Americans are rent-burdened and facing eviction. Is rent control the answer?
The pandemic made monthly rent payments soar, rising 15 percent between 2020 and 2022. According to risk management firm Moody’s Analytics, the typical American is now rent-burdened, meaning rent is more than 30 percent of their income.
Evictions are also on the rise since the pandemic, with some cities seeing filings increases by as much as 50 percent, according to Princeton University’s Eviction Lab.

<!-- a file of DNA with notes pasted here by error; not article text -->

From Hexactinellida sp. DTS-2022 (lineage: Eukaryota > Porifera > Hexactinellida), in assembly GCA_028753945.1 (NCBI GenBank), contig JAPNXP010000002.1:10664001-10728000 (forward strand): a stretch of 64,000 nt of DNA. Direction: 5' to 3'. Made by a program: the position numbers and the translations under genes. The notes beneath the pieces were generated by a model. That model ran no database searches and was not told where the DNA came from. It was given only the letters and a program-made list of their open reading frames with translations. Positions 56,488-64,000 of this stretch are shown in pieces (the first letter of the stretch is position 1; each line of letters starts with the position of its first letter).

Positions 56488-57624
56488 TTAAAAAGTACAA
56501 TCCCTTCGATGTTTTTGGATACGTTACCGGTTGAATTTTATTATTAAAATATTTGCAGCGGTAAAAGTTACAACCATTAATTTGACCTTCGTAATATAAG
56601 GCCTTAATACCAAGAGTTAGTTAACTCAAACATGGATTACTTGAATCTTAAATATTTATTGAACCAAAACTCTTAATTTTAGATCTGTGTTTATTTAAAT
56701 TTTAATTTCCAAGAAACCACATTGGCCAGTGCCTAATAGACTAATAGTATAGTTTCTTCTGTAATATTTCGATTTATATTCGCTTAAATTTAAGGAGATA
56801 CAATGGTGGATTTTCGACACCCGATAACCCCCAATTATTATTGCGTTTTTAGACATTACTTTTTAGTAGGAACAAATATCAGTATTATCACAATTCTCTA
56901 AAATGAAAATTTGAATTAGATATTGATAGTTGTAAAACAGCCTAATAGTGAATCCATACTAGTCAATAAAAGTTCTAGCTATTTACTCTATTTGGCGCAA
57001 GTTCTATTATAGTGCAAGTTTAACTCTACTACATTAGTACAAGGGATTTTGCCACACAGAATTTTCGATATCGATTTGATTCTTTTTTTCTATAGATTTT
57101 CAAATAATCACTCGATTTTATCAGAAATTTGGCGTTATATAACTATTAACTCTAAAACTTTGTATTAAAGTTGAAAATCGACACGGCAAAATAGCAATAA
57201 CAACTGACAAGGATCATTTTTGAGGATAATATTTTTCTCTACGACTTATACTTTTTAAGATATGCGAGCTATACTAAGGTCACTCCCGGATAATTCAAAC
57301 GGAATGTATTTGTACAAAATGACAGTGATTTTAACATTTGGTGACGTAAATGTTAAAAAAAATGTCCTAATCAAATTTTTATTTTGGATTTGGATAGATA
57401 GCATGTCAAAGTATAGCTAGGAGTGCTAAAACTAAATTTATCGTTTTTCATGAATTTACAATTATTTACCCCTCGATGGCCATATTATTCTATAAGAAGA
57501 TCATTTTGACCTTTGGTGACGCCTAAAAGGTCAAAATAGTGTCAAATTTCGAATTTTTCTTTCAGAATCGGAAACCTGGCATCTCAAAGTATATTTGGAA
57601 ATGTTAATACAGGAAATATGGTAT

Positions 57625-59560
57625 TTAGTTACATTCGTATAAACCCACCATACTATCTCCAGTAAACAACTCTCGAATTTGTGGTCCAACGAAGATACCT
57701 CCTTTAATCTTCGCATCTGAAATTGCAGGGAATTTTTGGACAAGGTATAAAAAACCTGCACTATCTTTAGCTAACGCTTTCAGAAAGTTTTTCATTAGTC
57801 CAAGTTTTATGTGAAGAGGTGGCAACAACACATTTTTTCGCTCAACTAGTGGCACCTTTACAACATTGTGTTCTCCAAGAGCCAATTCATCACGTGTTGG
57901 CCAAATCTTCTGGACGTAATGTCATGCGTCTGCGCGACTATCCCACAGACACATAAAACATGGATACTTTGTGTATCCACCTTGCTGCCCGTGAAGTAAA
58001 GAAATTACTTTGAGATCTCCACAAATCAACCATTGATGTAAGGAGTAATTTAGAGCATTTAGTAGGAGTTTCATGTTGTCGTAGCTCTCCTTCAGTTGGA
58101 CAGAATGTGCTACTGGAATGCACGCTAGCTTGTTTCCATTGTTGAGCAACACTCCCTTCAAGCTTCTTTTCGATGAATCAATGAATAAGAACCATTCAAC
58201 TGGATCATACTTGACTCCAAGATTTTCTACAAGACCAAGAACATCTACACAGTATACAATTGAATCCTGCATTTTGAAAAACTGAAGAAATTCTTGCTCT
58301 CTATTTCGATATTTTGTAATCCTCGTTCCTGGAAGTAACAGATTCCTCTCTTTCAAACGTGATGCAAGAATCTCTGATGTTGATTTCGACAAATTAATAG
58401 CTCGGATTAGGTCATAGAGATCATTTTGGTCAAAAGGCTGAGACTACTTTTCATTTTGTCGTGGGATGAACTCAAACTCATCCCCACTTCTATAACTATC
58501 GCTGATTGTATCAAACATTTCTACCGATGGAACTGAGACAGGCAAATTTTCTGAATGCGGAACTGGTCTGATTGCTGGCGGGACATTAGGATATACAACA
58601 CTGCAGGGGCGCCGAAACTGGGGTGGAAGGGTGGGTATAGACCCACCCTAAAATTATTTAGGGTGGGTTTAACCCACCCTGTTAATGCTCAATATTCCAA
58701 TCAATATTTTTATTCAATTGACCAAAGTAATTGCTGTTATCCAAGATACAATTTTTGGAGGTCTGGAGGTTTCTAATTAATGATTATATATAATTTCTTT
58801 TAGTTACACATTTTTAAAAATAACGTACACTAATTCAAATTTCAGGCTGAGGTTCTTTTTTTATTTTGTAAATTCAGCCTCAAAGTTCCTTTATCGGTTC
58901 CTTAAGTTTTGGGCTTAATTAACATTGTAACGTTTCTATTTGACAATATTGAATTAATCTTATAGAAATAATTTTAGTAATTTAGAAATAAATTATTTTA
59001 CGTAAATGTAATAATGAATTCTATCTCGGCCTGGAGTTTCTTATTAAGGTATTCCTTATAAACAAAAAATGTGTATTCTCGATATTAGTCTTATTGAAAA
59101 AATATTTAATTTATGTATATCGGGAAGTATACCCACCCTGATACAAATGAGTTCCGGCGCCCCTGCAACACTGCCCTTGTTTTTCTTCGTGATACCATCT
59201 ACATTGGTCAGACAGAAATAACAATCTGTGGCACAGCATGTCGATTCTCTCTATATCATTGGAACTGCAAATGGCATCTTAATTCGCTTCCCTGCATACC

This has led some cities and states to consider rent regulations. This month, three Los Angeles municipalities enacted rent control. Massachusetts could be considering rent control on the ballot next year. And last month, Maryland’sMontgomery County voted to adopt rent stabilization.
This month, a group of economists sent a letter to the Biden Administration in support of national rent regulation. It’s a sign of a possible shift in what historically has been one of the most agreed-upon topics among economists – probably ever.
Is rent control a good idea in a country with a growing number of renters? And what rent regulations actually work?
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